Monday, April 12, 2010

The American Academy of Neurology is advising that mild dementia is no longer a reason by itself to demand the car keys!

The American Academy of Neurology is advising that mild dementia is no longer a reason by itself to tell someone (usually elderly) to stop driving. 76% of people tested with mild dementia could pass a driving simulator test. The story appeared on ABC World News Tonight, with the written story by Joseph Brownstein, link here.  The full title of the story is “New Guidelines Issued For Drivers With Dementia: Neurology Group Says Some With Alzheimer's Can Stay Behind The Wheel”.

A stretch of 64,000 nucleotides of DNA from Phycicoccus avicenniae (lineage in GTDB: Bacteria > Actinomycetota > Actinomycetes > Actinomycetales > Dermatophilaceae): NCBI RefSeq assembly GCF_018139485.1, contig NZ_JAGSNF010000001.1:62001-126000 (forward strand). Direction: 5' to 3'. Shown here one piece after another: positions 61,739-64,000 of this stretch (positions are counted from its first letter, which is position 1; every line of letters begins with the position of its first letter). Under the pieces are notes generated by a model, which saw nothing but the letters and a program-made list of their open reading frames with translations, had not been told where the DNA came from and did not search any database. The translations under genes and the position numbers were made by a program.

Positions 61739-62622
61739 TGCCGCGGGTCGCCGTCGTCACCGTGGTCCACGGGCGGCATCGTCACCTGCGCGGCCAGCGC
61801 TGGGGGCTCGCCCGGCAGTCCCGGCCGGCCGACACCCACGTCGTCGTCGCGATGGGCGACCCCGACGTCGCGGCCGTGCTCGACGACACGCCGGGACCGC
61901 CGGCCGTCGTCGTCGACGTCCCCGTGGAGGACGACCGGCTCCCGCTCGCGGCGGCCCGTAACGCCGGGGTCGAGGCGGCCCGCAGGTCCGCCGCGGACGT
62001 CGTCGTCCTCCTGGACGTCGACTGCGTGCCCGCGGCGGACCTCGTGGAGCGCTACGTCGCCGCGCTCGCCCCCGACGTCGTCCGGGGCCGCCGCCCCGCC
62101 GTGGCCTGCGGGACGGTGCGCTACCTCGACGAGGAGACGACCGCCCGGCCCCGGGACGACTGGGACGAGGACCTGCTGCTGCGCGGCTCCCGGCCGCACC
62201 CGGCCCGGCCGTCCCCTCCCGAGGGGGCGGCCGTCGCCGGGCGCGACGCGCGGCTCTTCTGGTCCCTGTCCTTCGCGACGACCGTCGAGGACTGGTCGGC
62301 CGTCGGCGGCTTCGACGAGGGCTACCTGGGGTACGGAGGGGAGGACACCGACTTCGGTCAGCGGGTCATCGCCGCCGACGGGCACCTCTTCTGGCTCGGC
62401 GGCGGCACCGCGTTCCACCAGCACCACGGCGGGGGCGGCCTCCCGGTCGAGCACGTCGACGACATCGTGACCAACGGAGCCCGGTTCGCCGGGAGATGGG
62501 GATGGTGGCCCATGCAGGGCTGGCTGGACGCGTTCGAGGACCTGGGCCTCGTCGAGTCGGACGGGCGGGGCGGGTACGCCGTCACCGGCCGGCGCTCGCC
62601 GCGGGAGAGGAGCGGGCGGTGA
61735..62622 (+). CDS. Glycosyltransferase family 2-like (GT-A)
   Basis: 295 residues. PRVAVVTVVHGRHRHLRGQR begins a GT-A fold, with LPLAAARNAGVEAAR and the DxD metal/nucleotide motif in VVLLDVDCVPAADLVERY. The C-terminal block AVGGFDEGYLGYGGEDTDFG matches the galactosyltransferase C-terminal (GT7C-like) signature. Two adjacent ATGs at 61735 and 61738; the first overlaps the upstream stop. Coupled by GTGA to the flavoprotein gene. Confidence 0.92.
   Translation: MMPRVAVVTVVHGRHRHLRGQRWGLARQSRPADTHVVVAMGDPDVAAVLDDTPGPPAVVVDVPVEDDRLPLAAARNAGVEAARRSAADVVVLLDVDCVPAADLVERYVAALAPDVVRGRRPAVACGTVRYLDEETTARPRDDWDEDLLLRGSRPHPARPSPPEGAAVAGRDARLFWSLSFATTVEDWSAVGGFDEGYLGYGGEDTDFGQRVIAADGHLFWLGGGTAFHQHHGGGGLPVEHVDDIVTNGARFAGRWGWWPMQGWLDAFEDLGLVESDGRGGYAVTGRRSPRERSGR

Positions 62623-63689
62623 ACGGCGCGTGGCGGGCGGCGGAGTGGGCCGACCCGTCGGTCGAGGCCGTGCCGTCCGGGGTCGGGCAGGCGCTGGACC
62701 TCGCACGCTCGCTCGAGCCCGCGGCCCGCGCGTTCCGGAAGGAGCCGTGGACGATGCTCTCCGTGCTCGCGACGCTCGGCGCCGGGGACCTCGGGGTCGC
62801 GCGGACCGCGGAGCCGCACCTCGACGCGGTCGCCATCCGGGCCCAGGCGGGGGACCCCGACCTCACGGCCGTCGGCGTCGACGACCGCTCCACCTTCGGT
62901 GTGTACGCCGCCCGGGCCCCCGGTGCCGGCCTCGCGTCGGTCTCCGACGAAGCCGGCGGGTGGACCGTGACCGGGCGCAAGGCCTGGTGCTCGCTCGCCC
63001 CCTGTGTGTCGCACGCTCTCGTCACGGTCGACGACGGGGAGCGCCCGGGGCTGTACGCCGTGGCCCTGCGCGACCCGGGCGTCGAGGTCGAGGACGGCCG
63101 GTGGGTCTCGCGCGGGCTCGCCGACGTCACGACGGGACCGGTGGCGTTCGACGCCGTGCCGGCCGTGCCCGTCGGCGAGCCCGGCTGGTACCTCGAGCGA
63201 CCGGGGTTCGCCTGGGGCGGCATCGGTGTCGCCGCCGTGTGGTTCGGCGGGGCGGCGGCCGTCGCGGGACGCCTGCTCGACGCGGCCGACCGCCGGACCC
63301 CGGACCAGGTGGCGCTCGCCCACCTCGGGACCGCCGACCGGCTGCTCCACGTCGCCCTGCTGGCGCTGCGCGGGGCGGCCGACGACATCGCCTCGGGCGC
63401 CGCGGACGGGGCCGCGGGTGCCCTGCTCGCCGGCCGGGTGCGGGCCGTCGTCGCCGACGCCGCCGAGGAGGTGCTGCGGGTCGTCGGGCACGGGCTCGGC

A common sign of driving difficulties is inability to stay in a lane, which will often result in a police pullover, or make the driver more vulnerable to a sideswipe accident.

The AAN paper, “Evaluation and management in driving risk with dementia”, has link here.

Caregivers (especially “responsible party” relatives) may feel that they risk liability if they don’t take away the keys. The negligence laws in some states may support that concern. But this paper probably would countermand the concern. However, the instinct of a family caregiver (adult children) is often the most reliable indicator as to ability to drive safely. It would not appear that taking anti-dementia medication early during symptoms ought to disqualify someone from driving, since some of these medications, however expensive, seem quite effective.



Picture: unrelated, from DC Cherry Blosson season, April 2010.

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